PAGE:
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10. January 2014

As I mentioned yesterday when talking about how to generate character sprites supporting dynamic inventory, the very first step would be to actually figure out how to do 3D in LibGDX.

 

Well, I did, and thankfully it’s pretty simple.  This isn’t a tutorial by any stretch of the means, but what follows is basically the “minimum” 3D application you can create in LibGDX.  It simple creates a blue cube and rotates the camera around it.  While it isn’t a tutorial, it is heavily documented, so you should be able to figure things out with ease, especially if you’ve already done my LibGDX tutorial series.

 

package com.gamefromscratch;

 

import com.badlogic.gdx.ApplicationListener;

import com.badlogic.gdx.Gdx;

import com.badlogic.gdx.graphics.Color;

import com.badlogic.gdx.graphics.GL10;

import com.badlogic.gdx.graphics.PerspectiveCamera;

import com.badlogic.gdx.graphics.VertexAttributes.Usage;

import com.badlogic.gdx.graphics.g3d.Environment;

import com.badlogic.gdx.graphics.g3d.Material;

import com.badlogic.gdx.graphics.g3d.Model;

import com.badlogic.gdx.graphics.g3d.ModelBatch;

import com.badlogic.gdx.graphics.g3d.ModelInstance;

import com.badlogic.gdx.graphics.g3d.attributes.ColorAttribute;

import com.badlogic.gdx.graphics.g3d.utils.ModelBuilder;

import com.badlogic.gdx.math.Vector3;

 

public class TestApp implements ApplicationListener {

   private PerspectiveCamera camera;

   private ModelBatch modelBatch;

   private Model box;

   private ModelInstance boxInstance;

   private Environment environment;

 

   @Override

   public void create() {

   // Create camera sized to screens width/height with Field of View of 75 degrees

      camera = new PerspectiveCamera(

      75,

      Gdx.graphics.getWidth(),

      Gdx.graphics.getHeight());

 

      // Move the camera 3 units back along the z-axis and look at the origin

      camera.position.set(0f,0f,3f);

      camera.lookAt(0f,0f,0f);

 

      // Near and Far (plane) repesent the minimum and maximum ranges of the camera in, um, units

      camera.near = 0.1f; 

      camera.far = 300.0f;

 

      // A ModelBatch is like a SpriteBatch, just for models.  Use it to batch up geometry for OpenGL

      modelBatch = new ModelBatch();

 

      // A ModelBuilder can be used to build meshes by hand

      ModelBuilder modelBuilder = new ModelBuilder();

 

      // It also has the handy ability to make certain premade shapes, like a Cube

      // We pass in a ColorAttribute, making our cubes diffuse ( aka, color ) red.

      // And let openGL know we are interested in the Position and Normal channels

      box = modelBuilder.createBox(2f, 2f, 2f, 

      new Material(ColorAttribute.createDiffuse(Color.BLUE)),

      Usage.Position | Usage.Normal

      );

 

      // A model holds all of the information about an, um, model, such as vertex data and texture info

      // However, you need an instance to actually render it.  The instance contains all the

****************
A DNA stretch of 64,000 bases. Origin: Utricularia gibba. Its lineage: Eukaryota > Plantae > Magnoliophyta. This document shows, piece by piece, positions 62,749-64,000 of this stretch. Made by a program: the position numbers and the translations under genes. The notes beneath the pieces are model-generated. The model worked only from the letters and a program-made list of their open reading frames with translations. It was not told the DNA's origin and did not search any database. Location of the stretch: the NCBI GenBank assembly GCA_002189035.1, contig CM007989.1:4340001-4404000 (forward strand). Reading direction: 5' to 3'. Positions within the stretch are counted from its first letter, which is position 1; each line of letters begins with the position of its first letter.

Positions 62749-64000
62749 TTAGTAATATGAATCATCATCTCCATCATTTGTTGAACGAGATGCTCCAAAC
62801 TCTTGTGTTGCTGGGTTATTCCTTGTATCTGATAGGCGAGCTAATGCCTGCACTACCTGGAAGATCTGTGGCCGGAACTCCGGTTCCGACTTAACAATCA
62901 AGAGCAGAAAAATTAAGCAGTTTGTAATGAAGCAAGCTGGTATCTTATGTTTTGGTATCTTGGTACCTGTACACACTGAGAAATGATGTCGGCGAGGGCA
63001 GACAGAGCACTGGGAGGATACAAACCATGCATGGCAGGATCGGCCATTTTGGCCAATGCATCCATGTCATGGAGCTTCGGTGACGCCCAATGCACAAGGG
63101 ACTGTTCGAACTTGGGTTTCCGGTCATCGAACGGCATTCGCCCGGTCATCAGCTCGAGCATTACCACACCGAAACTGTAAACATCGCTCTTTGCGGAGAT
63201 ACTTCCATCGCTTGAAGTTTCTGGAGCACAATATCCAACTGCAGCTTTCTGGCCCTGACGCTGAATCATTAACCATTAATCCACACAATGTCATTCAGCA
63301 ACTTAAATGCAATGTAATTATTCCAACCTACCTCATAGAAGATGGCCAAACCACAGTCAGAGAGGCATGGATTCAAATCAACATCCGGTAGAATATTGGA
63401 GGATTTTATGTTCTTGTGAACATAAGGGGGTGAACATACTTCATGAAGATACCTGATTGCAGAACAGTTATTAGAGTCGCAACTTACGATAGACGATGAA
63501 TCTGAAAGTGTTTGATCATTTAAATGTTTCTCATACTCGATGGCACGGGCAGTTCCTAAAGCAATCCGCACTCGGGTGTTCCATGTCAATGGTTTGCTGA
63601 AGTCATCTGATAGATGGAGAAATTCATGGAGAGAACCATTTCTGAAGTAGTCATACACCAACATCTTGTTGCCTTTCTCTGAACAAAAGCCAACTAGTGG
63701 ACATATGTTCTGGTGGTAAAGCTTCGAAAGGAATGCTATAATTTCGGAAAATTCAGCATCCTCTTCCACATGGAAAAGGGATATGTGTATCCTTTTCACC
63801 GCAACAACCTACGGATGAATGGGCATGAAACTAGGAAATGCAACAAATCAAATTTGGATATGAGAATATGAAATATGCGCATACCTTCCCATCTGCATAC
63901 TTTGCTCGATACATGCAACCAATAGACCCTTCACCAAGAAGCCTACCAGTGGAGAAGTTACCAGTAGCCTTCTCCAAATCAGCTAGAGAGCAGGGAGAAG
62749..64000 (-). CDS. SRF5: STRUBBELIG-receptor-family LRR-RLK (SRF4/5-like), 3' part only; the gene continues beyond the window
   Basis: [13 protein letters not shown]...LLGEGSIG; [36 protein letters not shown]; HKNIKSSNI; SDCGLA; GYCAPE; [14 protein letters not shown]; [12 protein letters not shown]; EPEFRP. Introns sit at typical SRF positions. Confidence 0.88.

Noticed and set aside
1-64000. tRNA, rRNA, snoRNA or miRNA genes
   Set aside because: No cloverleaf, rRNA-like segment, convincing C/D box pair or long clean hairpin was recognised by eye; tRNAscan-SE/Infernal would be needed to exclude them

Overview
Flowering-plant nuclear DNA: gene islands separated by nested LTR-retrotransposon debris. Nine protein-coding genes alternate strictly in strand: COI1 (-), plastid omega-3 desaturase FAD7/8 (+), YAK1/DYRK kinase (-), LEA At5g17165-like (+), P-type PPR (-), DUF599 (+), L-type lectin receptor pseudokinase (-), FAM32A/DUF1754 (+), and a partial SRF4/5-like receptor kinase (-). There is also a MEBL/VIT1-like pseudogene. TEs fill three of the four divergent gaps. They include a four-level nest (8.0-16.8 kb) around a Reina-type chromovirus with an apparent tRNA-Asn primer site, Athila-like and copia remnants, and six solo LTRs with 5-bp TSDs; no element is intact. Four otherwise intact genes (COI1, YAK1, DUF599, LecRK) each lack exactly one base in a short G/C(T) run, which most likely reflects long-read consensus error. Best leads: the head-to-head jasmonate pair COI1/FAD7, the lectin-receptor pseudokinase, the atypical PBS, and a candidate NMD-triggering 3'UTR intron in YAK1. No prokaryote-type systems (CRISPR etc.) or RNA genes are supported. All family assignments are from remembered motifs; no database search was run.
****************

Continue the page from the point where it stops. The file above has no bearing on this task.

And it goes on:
// positioning information ( and more ).  Remember Model==heavy ModelInstance==Light

      boxInstance = new ModelInstance(box,0,0,0);

 

      // Finally we want some light, or we wont see our color.  The environment gets passed in during

      // the rendering process.  Create one, then create an Ambient ( non-positioned, non-directional ) light.

      environment = new Environment();

      environment.set(new ColorAttribute(ColorAttribute.AmbientLight, 0.8f, 0.8f, 0.8f, 1.0f));

   }

 

   @Override

   public void dispose() {

      modelBatch.dispose();

      box.dispose();

   }

 

   @Override

   public void render() {

      // You've seen all this before, just be sure to clear the GL_DEPTH_BUFFER_BIT when working in 3D

      Gdx.gl.glViewport(0, 0, Gdx.graphics.getWidth(), Gdx.graphics.getHeight());

      Gdx.gl.glClearColor(1, 1, 1, 1);

      Gdx.gl.glClear(GL10.GL_COLOR_BUFFER_BIT | GL10.GL_DEPTH_BUFFER_BIT);

 

      // For some flavor, lets spin our camera around the Y axis by 1 degree each time render is called

      camera.rotateAround(Vector3.Zero, new Vector3(0,1,0),1f);

      // When you change the camera details, you need to call update();

      // Also note, you need to call update() at least once.

      camera.update();

 

      // Like spriteBatch, just with models!  pass in the box Instance and the environment

      modelBatch.begin(camera);

      modelBatch.render(boxInstance, environment);

      modelBatch.end();

   }

 

   @Override

   public void resize(int width, int height) {

   }

 

   @Override

   public void pause() {

   }

 

   @Override

   public void resume() {

   }

}

 

And when you run it you should see:

RotatingCube

 

Next up, loading a 3D model from Blender and playing the animations.

 

By the way, although this isn’t a tutorial, if you have a question about something I did feel free to use the comments and I will do my best to answer!

Programming , ,

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